In Focus: Vulnerability  

How to become a trusted confidant

Keith Richards

Keith Richards

Back in 2015 the City watchdog defined a vulnerable customer as: “Someone who, due to their personal circumstances, is especially susceptible to detriment, particularly when a firm is not acting with appropriate levels of care."

Most financial advisers I spoke to back then would inform me they advised very few vulnerable customers.

Most were confident they were aware of the clients who met the regulator’s definition, as knew all about any health issues or diminishing mental capacity. They felt they had adapted their advice to ensure care was shown to vulnerable customers.

Covid-19 has shone a light on vulnerability and shown how we can all find ourselves in vulnerable circumstances in need of a safe pair of hands capable of showing us the way to greater financial security and improved mental wellbeing.

The Personal Finance Society’s independent Financial Vulnerability Taskforce recognises we need to gain a greater understanding of clients in vulnerable circumstances and know how best to recognise yesterday’s confident, financially astute individual could today be fearful of a less certain future, traumatised and anxious.

The taskforce recognises identifying clients in vulnerable circumstances is not about spotting a health complaint but understanding the state of mind and unique circumstances of every individual who seeks financial advice.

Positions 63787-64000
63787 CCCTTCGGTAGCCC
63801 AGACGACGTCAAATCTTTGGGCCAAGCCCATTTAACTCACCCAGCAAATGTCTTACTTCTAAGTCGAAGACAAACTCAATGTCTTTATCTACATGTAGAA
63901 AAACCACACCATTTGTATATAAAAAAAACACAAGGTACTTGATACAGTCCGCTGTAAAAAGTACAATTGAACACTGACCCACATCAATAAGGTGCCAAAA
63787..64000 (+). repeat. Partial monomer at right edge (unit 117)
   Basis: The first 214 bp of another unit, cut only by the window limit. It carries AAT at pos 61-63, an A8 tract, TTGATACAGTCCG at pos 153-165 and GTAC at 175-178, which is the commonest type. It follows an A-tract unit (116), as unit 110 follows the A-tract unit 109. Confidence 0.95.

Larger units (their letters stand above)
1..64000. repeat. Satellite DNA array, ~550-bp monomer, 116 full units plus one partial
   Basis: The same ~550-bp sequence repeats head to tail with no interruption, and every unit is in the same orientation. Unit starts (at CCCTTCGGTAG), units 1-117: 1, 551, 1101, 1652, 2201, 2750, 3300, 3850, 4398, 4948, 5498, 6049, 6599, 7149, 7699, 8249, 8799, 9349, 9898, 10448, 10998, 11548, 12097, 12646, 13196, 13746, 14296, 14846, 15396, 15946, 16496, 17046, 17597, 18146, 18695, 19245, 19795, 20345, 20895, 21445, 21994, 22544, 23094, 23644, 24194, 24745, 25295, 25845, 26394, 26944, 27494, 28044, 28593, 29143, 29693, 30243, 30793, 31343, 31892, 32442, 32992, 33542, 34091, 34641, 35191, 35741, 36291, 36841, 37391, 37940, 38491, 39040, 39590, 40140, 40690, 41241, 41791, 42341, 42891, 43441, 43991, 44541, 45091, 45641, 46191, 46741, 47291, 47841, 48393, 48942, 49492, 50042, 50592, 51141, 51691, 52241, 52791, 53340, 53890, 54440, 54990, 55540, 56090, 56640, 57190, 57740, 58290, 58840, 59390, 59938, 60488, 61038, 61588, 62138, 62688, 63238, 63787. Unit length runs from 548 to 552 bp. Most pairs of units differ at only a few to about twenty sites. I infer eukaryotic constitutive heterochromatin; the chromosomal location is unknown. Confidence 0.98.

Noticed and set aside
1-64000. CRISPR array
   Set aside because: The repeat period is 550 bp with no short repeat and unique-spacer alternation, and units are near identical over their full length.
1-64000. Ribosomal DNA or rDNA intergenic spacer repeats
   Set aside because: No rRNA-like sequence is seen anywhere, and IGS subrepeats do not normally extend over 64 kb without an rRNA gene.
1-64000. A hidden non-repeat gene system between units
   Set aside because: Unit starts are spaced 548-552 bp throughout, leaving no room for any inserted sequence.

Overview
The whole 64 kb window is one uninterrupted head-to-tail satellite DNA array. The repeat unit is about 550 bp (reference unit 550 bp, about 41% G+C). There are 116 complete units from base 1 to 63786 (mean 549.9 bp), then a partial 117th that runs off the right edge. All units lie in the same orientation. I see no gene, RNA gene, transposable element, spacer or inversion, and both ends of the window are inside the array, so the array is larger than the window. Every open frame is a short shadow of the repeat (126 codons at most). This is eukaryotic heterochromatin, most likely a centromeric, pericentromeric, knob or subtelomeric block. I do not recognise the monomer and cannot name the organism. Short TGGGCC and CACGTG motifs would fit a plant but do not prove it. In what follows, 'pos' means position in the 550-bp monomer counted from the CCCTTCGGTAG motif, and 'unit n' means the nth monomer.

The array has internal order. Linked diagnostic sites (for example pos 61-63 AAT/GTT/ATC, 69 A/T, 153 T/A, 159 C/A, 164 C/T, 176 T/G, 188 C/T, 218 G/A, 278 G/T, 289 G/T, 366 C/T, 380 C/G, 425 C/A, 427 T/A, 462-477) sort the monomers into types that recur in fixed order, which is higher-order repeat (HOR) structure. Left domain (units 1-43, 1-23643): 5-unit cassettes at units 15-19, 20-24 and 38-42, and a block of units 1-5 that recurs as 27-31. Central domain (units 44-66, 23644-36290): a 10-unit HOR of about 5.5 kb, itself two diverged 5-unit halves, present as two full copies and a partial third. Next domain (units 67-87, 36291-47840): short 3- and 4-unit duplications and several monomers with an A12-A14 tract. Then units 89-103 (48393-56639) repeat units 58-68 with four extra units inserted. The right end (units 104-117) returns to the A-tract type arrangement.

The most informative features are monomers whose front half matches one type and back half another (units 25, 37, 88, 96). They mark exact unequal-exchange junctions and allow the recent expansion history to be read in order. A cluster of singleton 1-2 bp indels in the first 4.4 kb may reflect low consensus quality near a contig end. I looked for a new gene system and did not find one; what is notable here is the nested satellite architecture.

We start by recognising it is not always easy to spot if a client may be in vulnerable circumstances.

Many won’t show their vulnerability publicly – it is vital financial advisers understand vulnerability can manifest itself in physical, mental or an emotional form, is dynamic in nature (short lived or longer term, sometimes permanent, transient, recurring or fluctuating over time) and may be hidden.

It is important that we all grasp how to become a trusted confidant who understands the individual and take steps to ensure we do not make assumptions about the characteristics of individuals that could cloud our picture of what they are going through.

Clients expect to be treated fairly, regardless of their identity, age, gender, race, sexual orientation, disability, gender reassignment, religion or belief.

Clients need to know they can self-declare any vulnerability or thing they may be going through safe in the knowledge the advice they receive will be as good as that received by those who are not in vulnerable circumstances.

They need to know that if you feel they are in immediate danger of significant abuse or harm you will contact the appropriate authorities and take action to mitigate the risks they face.

I hope you will support the Financial Vulnerability Taskforce and join us in reflecting on regulatory standards, discussing public expectations, sharing your experiences of good practice and raising the barriers you face to assisting these clients.

Supporters of the taskforce will have access to subject matter experts plus a resource library from the Personal Finance Society, which contains information about the latest scams targeting clients in vulnerable circumstances, the latest regulatory guidance and links to agencies that can assist clients at risk of abuse.